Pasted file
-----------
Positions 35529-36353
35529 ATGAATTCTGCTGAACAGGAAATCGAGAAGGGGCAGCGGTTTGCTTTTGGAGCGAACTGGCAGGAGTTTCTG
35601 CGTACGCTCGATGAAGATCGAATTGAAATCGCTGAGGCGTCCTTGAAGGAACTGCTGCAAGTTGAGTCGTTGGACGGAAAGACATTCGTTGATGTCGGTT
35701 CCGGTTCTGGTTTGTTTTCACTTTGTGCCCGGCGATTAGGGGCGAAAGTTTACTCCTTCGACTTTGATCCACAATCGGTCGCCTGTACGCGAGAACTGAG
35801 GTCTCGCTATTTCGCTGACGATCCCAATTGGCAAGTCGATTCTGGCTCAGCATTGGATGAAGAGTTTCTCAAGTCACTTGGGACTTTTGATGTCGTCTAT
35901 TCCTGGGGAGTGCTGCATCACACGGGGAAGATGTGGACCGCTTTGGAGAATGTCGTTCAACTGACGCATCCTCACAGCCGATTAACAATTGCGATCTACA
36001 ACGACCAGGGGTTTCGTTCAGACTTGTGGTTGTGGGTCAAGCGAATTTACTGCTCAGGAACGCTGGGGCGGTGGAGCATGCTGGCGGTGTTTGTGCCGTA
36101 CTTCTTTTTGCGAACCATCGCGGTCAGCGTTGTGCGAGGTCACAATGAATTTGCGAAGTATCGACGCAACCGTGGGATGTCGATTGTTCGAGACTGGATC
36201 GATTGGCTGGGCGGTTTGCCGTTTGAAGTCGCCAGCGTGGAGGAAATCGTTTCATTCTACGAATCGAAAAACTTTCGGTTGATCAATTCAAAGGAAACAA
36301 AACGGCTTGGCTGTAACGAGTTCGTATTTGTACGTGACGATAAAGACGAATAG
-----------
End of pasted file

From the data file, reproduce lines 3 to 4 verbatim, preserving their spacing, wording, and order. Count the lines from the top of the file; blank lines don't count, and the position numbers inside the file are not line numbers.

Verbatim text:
35601 CGTACGCTCGATGAAGATCGAATTGAAATCGCTGAGGCGTCCTTGAAGGAACTGCTGCAAGTTGAGTCGTTGGACGGAAAGACATTCGTTGATGTCGGTT
35701 CCGGTTCTGGTTTGTTTTCACTTTGTGCCCGGCGATTAGGGGCGAAAGTTTACTCCTTCGACTTTGATCCACAATCGGTCGCCTGTACGCGAGAACTGAG